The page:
Several Trials Examining Radiotherapy in Hodgkin Lymphoma Move to Phase II

August 10, 2016
Greg Kennelty

Data from the phase I HD7 through HD11 trials proves promising enough to move on to phase II.

Paul Bröckelmann, MD

Data from the phase I HD7 through HD11 trials proves promising enough to move on to phase II, according to Paul Bröckelmann, MD.

In an interview withTargeted Oncology, Bröckelmann, Department of Internal Medicine and German Hodgkin Study Group (GHSG), University Hospital of Cologne, discusses the HD7 through HD11 trials, which examine various forms of radiotherapy in patients with Hodgkin lymphoma, as well as the future of immunotherapy in the disease type.

TARGETED ONCOLOGY:Can you give an overview on your recent presentation?

Bröckelmann:

This year, we presented some updated data on recent, large-scale phase III trials in early-stage Hodgkin lymphoma, looking at first-line treatment. These were the HD7, HD8, HD10, and HD11 trials, and our main goal was to make sure that these therapies are basically safe and effective in the patients.

TARGETED ONCOLOGY:What were the significant findings?

Bröckelmann:

We are talking about 4 trials, so I’ll first summarize the favorable findings in early-stage Hodgkin lymphoma. Basically, we confirmed that the combined modality treatment is superior to single radiotherapy, which was looked at in the HD7 trial. We also confirmed that the HD10 trial is indeed safe, where we established a significant reduction in chemotherapy and radiotherapy density so that two cycles of ABVD followed by radiotherapy is considered a highly effective and optimal treatment for this patient population.

When looking at early-stage unfavorable Hodgkin lymphoma, we first presented the HD8 trial, which established the non-inferiority involved field radiotherapy compared to extended field radiotherapy. This was confirmed with the recent follow-up of 15 years. For the HD11 trial, which is a bit more complicated since it was a 4-arm trial, we basically confirmed that the addition of BEACOPP did not improve the overall outcome, but that it might facilitate a reduction of the radiotherapy dose from 30 grams to 20 grams. This is a reduction that is not possible when following ABVD since the progression-free survival is inferior in these patients.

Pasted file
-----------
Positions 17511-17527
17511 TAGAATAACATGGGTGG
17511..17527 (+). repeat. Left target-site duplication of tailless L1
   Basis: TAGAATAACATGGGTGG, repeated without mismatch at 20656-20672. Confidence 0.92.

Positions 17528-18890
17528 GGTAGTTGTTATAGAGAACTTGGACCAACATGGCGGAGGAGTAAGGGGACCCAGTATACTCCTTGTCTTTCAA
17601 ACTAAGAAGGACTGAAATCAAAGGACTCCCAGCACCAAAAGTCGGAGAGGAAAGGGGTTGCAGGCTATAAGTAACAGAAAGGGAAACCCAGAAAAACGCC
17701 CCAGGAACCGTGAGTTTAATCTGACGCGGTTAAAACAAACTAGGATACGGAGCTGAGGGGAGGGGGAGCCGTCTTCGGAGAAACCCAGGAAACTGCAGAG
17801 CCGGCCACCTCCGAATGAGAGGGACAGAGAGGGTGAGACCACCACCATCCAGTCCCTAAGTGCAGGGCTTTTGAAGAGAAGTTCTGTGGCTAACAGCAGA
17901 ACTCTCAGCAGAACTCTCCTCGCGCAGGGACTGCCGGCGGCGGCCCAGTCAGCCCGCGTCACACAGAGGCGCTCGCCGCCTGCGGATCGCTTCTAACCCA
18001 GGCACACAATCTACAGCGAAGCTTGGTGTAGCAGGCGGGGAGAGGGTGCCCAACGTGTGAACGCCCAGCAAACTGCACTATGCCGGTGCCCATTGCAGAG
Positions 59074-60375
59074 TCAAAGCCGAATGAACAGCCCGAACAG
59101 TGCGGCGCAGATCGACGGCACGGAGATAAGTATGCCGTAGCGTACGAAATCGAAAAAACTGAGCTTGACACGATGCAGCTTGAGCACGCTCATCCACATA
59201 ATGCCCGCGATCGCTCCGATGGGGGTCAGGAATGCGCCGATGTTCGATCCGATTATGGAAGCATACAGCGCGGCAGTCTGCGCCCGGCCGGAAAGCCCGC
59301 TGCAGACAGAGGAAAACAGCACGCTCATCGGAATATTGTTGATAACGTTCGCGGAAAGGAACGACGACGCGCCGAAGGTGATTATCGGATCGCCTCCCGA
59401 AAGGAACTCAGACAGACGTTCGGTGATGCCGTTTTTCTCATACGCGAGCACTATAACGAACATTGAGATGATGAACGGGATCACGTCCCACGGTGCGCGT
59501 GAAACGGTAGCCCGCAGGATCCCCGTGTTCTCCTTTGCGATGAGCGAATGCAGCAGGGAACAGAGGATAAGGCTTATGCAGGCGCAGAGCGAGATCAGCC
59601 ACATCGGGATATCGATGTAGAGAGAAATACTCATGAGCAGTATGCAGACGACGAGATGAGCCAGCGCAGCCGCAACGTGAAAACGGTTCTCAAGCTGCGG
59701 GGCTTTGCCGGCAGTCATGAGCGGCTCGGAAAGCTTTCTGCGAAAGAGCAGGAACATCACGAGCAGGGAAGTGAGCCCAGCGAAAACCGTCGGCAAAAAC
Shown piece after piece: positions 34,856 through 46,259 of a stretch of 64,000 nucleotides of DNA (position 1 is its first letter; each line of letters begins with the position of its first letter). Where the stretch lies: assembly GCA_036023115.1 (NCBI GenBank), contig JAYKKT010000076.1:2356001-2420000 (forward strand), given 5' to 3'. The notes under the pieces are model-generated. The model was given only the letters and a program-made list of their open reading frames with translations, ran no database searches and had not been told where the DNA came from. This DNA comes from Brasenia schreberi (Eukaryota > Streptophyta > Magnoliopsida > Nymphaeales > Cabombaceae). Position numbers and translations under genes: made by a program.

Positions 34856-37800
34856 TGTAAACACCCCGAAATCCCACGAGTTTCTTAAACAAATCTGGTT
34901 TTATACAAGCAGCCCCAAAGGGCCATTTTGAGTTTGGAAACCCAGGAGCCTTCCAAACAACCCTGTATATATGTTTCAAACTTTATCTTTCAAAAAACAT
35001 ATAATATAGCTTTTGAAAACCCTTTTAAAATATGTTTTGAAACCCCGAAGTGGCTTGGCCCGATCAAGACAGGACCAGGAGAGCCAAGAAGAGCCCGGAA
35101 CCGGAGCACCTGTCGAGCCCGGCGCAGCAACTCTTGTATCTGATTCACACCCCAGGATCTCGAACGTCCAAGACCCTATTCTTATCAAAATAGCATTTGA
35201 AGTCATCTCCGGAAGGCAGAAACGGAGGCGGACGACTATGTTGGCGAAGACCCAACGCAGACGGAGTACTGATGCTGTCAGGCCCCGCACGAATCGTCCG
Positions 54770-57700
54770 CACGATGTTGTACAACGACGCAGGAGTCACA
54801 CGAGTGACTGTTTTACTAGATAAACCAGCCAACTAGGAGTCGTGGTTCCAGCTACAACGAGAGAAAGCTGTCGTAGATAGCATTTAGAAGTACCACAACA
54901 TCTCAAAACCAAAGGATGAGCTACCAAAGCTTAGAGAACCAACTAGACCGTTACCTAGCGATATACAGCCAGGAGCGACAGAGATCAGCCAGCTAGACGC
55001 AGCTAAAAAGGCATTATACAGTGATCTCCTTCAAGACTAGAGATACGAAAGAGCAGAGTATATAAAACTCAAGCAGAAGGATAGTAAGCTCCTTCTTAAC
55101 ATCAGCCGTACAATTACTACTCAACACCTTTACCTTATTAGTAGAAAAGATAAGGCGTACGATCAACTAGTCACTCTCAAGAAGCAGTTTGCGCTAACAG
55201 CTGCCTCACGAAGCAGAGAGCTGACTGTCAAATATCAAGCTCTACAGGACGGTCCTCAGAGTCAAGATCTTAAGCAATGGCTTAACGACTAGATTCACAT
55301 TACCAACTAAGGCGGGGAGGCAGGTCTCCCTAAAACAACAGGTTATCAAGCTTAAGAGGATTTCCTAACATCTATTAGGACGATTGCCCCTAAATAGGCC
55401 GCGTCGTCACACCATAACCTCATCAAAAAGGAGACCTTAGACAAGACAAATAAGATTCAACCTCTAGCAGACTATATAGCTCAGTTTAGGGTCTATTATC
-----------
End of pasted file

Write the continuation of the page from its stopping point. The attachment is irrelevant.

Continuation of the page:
In terms of overall survival, we did not observe any differences in the HD11 trial.

TARGETED ONCOLOGY:What was the goal looking at all these trials together?

Bröckelmann:

When treating patients with Hodgkin lymphoma, it's always important to get a good balance between efficacy and long-term safety because this involves young patients, and it's of major concern that they don't develop long-term sicknesses from secondary malignancies, organ damage, or relapse of disease. Therefore, we looked at the trials to also accrue data on the extended field radiotherapy patients to look at the rates of secondary malignancies.

In a recent presentation, we were not able to find statistically significant differences between the rates and secondary malignancies between trial arms. When looking at standalone incidences, this ratio was taken from the general German population. We are planning on doing some sub-group analysis in the pool data, which will be presented later this year.

TARGETED ONCOLOGY:In Hodgkin lymphoma, what are some of the biggest challenges you see that need to be tackled?

Bröckelmann:

We are looking at the first-line situation. It's really important to have an effective treatment that is well tolerated in the short- and long-term, and therefore tries to prevent organ damage or secondary neuroplasia. It also tries to prevent infertility, which is of major concern. I think we might move the field forward when we implement targeted agents, such as rituximab vedotin or the anti-PD1 antibodies that were only recently approved in the relapsed setting. This might help to really tailor the treatments that are really tolerable, but effective enough to really cure the patients with one attempt.

The other thing is the guided approach, which involves individualizing the treatment, having a more response-tailored approach, and guiding the intensity of chemotherapy and radiotherapy in the first-line setting. That is being investigated in ongoing clinical trials at the moment.

TARGETED ONCOLOGY:You mentioned immunotherapy approvals. What kind of impact has that had in the relapsed setting, and do you see that coming in earlier?

Bröckelmann: